In fact, I interned last year at the National Hellenic Museum working to promote knowledge of Greek and Greek American history. It was an enjoyable learning experience for me (some visitors asked if I was Greek which threw me off at first). Nonetheless, having a black person tell you about the significance of Greek history is representative of the goals of multiculturalism in the museum. If “their” history can be important to me then it can signal to museum visitors that it might be important to them, even if they aren’t Greek. It works both ways and every other way. We should explore what it means to have a Mexican American public historian creating interpretive labels for an exhibit on the Harlem Renaissance or a Korean American curator over a collection of Native American traditional art. Is it any different than the current situation: mostly white public historians interpreting, conserving, curating, and presenting the histories and artifacts of cultures they aren’t part of?

The obstacles and possible solutions to encourage the increase in public historians of color deserves its own discussion. Hopefully, I and others can address it in the near future.

#PublicHistory

When I first heard of Twitter it didn’t make sense to me. What was the purpose? Turns out there is purposeful use of Twitter. That’s not my personal (read: nonsense) Twitter is full of short tweets about my favorite television shows and insignificant ramblings. The rest of Twitter isn’t much better. Yet, there is a professional side of Twitter and, to my surprise, a growing world of public history related tweets. There are a large number of museums, historic preservation agencies, and public historians on Twitter. Some are useful and others are simply marketing tweets. Here are some of my Twitter public history favorites, where they get it right.:

1) @GetMuseumsJobs
@GetMuseumJobs is a Twitter account that has a running feed of public history related jobs. As a soon to be graduate you could see why this could be of use to my peers and I. Each of the tweets feature a job opening located somewhere in the US along with a link to website where you can apply.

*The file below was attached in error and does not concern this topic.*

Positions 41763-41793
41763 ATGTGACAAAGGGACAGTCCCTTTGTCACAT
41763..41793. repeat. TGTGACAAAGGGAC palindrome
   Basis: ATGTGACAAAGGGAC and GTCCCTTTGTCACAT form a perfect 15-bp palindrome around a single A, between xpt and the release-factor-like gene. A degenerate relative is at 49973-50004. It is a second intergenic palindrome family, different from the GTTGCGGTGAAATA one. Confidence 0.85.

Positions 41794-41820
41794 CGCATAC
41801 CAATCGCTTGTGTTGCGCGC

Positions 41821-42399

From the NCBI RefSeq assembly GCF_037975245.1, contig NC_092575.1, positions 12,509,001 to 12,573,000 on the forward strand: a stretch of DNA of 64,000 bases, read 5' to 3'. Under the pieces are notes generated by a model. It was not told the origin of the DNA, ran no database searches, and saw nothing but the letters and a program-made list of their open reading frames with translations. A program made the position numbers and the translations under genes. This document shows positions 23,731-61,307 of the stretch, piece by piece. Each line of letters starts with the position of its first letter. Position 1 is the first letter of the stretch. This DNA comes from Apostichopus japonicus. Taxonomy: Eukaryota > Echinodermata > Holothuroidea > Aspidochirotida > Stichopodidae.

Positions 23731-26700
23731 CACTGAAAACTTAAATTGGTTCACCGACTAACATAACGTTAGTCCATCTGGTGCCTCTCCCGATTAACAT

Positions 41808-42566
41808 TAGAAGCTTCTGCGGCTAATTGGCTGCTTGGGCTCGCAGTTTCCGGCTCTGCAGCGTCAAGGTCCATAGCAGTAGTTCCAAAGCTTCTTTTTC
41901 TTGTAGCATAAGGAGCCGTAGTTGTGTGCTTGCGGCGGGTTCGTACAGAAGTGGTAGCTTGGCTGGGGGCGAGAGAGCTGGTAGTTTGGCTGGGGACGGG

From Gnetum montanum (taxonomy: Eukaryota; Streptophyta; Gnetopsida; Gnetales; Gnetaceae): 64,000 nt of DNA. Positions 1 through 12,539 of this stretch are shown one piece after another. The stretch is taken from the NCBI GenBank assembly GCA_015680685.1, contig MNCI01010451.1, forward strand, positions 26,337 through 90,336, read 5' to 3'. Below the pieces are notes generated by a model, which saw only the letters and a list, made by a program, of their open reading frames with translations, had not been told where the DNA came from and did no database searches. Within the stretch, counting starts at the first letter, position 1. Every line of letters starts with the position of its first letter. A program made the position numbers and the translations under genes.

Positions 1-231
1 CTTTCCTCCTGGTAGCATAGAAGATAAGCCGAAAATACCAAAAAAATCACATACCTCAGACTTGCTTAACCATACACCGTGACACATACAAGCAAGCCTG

2) @ITweetMuseums
This Twitter account was organized to encourage dialogue between museum professionals on Twitter. It is a helpful part of public history on Twitter because sometimes it can be difficult to find public history related conversations simply through hashtags. Plus, periodically you can find engaging questions related to the field or people live tweeting (tweeting during an event about the event) conferences and lectures. It encourages museum visitors to also tweet about their experiences so it’s it own form of the museum participation. If you’re wondering @ITweetMuseums is not affiliated with any specific museum or other institution.

3) @ninaksimon
Nina Simon (not the soulful singer) is well known to public historians for contributions to museum studies. She is exhibit designer, museum consultant, self-confessed “rabble-rouser for community-driven museums”, and she has her own blog. Her Twitter account can be helpful for finding out about appearances she is making or her new posts on her blog Museum 2.0. She is all about the “participatory museum” which is something many museums need today.

4) #drinkingaboutmuseums
Yes, “drinking”. “Drinking About Museums” was conceptualized when a group of public historians felt the desire to continue the informal conversations they had about their field. The hashtag is used by various people on Twitter to promote the local gatherings. The hashtag is also related to a Google+ account that provides information about the informal gatherings that include alcohol, if that’s what you’re into.

5) @MiningthePublic
Of course, you should check out my Twitter page.

#freeMichaelFrisch